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World Environment Day: Nurturing Environmental Stewardship for Future Generations

Written by Mercy Wambui Metis Fellow


 

Mercy Wambui presenting videos on innovative climate change solutions to learners in Siaya.


The first World Environment Day was celebrated on 5th June, 1973 with the theme "One Earth" —  a noble celebration with a most appropriate theme. This is our only home, and if we do not care for it, it will not sustain us. 


For fifty years, we have celebrated this day each year and as I wake up today, I ask myself, what more can we do for our home?


In the past few years, we have experienced such harsh weather, from extended droughts to flooding. What better theme to suit this 51st World Environment Day than "Land Restoration, Desertification, and Drought Resilience," remembering that we only have one earth — our only home.


Land restoration is critical in combating the severe impacts of desertification and drought. By restoring degraded lands, we can improve biodiversity, enhance water retention, and increase the resilience of ecosystems and communities. 


Desertification, often caused by human activities and climate change, threatens the livelihoods of millions, making it essential to adopt sustainable land management practices.


Building drought resilience not only mitigates the adverse effects of climate change but also ensures food security and sustainable development for future generations.


At  Angaza Africa, we understand the urgency of these environmental challenges. Founded in 2012 as a Self-Awareness program to prepare teenagers and youth for life and career success, Angaza has evolved significantly. 


After 2020, we expanded our focus to include environmental awareness, realising the urgent need to involve children in the environment conversation and our collective responsibility to keep our home — the earth, clean and balanced for all living beings.


Our value-based programs integrate environmental awareness with key life skills in self-awareness. As students plant and grow kitchen gardens, they learn the value of work ethics, responsibility, persistence, and grit.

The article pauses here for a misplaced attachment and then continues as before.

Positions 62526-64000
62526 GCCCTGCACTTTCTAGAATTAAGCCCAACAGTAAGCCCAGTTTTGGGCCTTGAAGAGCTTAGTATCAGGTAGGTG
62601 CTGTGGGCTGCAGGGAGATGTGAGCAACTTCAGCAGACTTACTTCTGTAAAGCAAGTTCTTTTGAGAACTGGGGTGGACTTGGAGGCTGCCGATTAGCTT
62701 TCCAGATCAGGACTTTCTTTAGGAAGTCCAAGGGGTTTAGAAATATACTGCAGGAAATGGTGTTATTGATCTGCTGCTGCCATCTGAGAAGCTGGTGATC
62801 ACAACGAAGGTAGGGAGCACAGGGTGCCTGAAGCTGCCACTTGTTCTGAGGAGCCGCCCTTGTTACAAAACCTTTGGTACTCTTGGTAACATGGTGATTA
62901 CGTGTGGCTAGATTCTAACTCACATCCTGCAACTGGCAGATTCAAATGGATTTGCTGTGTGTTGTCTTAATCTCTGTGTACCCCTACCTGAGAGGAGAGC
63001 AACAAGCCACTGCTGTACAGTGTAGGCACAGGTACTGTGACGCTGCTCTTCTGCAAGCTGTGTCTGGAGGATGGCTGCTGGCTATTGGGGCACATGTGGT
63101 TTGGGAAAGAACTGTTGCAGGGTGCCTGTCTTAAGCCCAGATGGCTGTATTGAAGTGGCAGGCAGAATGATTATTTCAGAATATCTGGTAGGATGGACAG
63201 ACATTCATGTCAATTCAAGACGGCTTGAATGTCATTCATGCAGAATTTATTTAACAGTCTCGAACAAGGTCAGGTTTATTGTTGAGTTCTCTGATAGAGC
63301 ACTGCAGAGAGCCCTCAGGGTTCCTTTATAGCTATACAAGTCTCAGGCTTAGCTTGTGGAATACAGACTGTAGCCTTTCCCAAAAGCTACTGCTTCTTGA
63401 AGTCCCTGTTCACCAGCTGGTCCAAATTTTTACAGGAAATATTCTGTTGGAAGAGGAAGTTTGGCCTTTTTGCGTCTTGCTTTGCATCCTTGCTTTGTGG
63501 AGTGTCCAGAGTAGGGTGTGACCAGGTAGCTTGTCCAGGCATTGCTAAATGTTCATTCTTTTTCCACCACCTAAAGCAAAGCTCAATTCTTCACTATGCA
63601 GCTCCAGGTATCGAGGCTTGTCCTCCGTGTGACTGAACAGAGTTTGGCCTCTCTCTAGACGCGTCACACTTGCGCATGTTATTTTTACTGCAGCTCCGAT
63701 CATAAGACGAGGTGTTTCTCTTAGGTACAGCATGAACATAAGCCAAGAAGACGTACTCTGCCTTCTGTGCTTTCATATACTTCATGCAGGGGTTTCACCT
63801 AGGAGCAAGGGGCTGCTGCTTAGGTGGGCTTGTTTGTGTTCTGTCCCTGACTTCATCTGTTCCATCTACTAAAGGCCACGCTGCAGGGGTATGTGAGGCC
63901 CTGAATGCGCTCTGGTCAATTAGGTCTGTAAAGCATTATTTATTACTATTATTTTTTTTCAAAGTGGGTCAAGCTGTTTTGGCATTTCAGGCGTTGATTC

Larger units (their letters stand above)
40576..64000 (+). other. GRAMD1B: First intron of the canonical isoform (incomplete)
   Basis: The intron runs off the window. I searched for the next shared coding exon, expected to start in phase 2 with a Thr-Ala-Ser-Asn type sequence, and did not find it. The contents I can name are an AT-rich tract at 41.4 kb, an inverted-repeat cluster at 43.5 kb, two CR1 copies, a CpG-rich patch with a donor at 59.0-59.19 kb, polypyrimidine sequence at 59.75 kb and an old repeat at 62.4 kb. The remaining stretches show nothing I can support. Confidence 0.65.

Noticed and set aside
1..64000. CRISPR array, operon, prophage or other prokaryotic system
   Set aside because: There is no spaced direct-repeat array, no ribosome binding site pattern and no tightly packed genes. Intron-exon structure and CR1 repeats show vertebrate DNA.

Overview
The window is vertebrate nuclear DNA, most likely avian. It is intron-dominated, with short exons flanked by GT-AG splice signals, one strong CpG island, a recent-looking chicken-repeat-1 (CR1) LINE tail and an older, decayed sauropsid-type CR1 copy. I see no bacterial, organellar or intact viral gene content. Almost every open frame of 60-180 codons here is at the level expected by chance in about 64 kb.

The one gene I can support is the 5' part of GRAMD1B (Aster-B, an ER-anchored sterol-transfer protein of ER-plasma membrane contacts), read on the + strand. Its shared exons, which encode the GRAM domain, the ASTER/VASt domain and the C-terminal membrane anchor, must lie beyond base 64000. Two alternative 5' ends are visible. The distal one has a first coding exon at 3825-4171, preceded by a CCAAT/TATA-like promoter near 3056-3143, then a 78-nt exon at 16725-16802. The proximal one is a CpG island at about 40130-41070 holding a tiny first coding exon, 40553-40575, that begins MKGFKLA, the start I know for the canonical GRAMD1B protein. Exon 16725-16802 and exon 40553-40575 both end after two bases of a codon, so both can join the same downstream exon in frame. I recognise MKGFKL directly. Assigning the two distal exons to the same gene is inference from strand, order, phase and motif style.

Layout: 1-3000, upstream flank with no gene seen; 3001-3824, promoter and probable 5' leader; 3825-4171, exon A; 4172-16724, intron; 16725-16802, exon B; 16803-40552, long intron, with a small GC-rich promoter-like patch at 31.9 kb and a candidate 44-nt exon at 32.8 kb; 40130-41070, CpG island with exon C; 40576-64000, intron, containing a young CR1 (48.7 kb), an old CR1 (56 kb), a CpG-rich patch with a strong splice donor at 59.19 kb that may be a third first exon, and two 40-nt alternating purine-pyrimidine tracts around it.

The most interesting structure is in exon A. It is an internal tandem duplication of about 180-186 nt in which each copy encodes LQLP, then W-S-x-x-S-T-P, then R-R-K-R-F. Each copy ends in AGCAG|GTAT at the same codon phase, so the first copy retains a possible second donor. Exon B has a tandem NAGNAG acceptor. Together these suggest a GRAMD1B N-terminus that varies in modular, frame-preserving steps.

They also learn how to grow healthy organic food, promote biodiversity, and maintain ecological balance, supporting all life forms, from soil organisms to pollinators like bees.


At Gatina Primary School, learners were involved in a three-month process of planting and growing a vegetable garden. From garden preparations to plantings and caring for the vegetables, the students were actively engaged. 


Gatina Primary School learners engaging in garden preparation


By the end of the term, the garden was flourishing, and they could harvest fresh produce. This hands-on experience not only instilled in them the value of hard work, responsibility, and perseverance but also taught them crucial lessons about sustainable food production and the importance of biodiversity.


The vegetable garden at Gatina Primary School


Angaza Africa has always prided itself on ensuring that every learning activity is fun, learner-led, thought-provoking, and enhances creativity and imagination.


We believe that everyone is full of potential; we just need to discover, nurture, and utilise it to our highest purpose.


As an educator by passion and by choice, I believe that teachers make history and create the future every day. Therefore, educators are a crucial part of this journey.


My life purpose is to empower educators with the resources, knowledge, and skills to nurture and groom the learners they interact with daily. 


Supporting educators is essential because, in turn, they support and inspire their learners. By providing educators with the resources and training they need, we ensure they can effectively impart knowledge and foster environmental stewardship among the learners.


We hope to partner with more organisations as implementing partners in climate education and share our impactful collaboration stories.


I also serve as the Africa Education Liaison for Climate Advocates Voces Unidas (CAVU), providing a free international STEAM curriculum, Climate Innovation Challenge, designed to help learners create climate change innovative solutions while enhancing learners' storytelling and video-making skills.


As we celebrate World Environment Day today, aiming to raise awareness about the environmental problems faced by our planet and promote sustainable practices, let us not leave any learner behind.


Let us teach our children why they need to care for the environment. Let us show them alternatives to single-use plastic by training them to use recyclable water bottles, demonstrate waste segregation, plant trees and engage them in other activities that promote environmental conservation.


We can restore our earth and home; we only need to start from our home, our classroom, our office, and our neighbourhood.


As we mark this significant day, let us recommit to restoring our lands and strengthening our resilience against the growing challenges of desertification and drought. 


Learn more about our work here






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